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How Do You Jump Into the Pool?

Okay… if you know me, you know that my whole life is wrapped up in my family.

I left home at the ripe ol’ age of 17 – accelerated high school and went to college three hours away from my parents and got a job (actually two) and got married and a degree. A little out of order but it worked for me. There was no turning back once we said “I do”  — gasp! — thirty-one years ago. And I couldn’t be happier.                  (Well, okay I could be happier with a big house on an island and a bicycle to ride everywhere, but everything brings along its own set of problems doesn’t it? So yeah, I could be happier but then… I couldn’t. You know what I mean.)

And then we had our family, but there are all kinds of families — the family you’re born into, the one you raise, and finally the family you choose to adopt into, identify yourself with. Kinda like taking on a new last name or dyeing your hair a completely different color, or losing weight and going down a whole size and trying on clothes you’d never considered for yourself before….

Yeah, that hasn’t happened for me in a long time either. Anyway…

Wings — my older son whose head is in the clouds — and Fins — my younger, very serious, scuba diver son — are packing up to move to their dorms. Operation Empty Nest happens in two weeks. And OMyGoodness TWO WEEKS FROM FRIDAY I WILL HAVE AN EMPTY NEST ! At least until the holidays. I think.

I have been assured that this will be a good phase for me by my adopted sisters in several of my different adoptive families. What I’ll need for this new phase include wine, chocolate, and options to explore, combined with an exercise plan and a support network to combat the effects of alcohol and chocolate on my menopausal metabolism.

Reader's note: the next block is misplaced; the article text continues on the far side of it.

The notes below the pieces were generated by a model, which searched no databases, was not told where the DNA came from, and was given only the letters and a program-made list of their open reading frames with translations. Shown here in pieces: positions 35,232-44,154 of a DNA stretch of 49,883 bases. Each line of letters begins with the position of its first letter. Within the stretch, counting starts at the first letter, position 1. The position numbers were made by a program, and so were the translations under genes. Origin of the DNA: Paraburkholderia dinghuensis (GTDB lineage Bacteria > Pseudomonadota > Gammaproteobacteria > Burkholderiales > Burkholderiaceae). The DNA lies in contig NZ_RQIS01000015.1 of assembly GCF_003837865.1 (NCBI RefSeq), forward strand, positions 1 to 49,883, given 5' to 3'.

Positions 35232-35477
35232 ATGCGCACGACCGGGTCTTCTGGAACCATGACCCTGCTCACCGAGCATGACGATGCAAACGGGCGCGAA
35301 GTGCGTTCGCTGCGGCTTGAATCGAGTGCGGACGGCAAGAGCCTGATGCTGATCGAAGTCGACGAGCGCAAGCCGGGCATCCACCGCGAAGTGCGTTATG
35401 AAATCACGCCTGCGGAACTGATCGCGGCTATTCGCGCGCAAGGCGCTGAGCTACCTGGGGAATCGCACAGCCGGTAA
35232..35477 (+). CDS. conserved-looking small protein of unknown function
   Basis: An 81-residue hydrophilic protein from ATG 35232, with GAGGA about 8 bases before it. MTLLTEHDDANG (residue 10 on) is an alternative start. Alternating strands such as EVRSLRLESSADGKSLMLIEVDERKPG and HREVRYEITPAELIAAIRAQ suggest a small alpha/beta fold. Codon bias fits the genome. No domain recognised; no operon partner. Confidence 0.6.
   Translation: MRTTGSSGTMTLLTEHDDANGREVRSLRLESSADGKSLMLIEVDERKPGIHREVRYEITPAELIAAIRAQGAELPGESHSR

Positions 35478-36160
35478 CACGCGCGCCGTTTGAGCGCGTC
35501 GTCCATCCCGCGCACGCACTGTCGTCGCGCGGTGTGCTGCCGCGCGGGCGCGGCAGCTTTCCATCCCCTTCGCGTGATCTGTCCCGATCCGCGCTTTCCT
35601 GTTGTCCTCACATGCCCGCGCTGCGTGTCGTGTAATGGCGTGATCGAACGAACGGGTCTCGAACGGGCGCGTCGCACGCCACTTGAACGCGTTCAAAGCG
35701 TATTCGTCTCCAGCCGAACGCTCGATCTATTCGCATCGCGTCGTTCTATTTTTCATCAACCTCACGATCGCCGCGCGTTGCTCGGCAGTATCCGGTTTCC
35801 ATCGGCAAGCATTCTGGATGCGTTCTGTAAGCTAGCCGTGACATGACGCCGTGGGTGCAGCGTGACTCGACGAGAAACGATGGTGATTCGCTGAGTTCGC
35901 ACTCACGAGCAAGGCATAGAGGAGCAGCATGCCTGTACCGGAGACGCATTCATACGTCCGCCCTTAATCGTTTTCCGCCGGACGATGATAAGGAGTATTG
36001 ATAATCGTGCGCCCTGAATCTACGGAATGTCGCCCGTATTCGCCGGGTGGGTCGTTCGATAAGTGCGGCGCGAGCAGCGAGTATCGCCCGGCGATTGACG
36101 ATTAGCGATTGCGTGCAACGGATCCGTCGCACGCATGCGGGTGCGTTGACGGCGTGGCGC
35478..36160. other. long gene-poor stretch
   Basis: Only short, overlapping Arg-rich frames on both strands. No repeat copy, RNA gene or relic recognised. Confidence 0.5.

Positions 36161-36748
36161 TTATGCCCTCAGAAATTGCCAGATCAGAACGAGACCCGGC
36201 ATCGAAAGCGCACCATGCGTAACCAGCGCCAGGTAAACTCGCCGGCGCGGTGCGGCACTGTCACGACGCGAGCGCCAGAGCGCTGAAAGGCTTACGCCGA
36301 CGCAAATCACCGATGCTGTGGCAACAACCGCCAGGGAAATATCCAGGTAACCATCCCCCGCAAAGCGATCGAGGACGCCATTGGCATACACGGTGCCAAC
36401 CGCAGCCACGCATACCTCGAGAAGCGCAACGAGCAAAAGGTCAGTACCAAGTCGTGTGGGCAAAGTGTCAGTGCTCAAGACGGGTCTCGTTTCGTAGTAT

Now, about the wine. I am not a Pinterest Foodie and neither am I a Wine Expert. If it’s in a wine-type container – bottle, communion chalice or cardbordeaux – it’s all fine with me. I plan to try out some recipes for sangria and granita — a summer ago I ripped a watermelon-wine granita recipe out of an old O magazine. And since that magazine was from the dentist’s office I guess I owe them a Sangria-Granita party. Maybe with a piñata filled with chocolate.

My latest exercise fixation is an aqua aerobics class at a public pool. My knees can’t take the pounding from running anymore and I’d like to walk as long as possible in my old age and also if I ever go on another cruise I want to be able to swim like Shelley Winters did in the Poseidon Adventure. Just in case.

I’ve noticed that everybody’s got their own ‘jump-into-the-pool’ style. Those of advanced age with weightier bodies and stiffer joints, too much food or too much pain from illness and injuries tend to take the stairs and tentatively walk from the shallow end to the deeper end. They stay where it’s comfortable, keeping their head and shoulders dry. Those who are more athletic and more confident of their bodies’ abilities step right into the water at the deeper end, unafraid of going under or hitting bottom, sure they’ll bounce right back up like a buoy.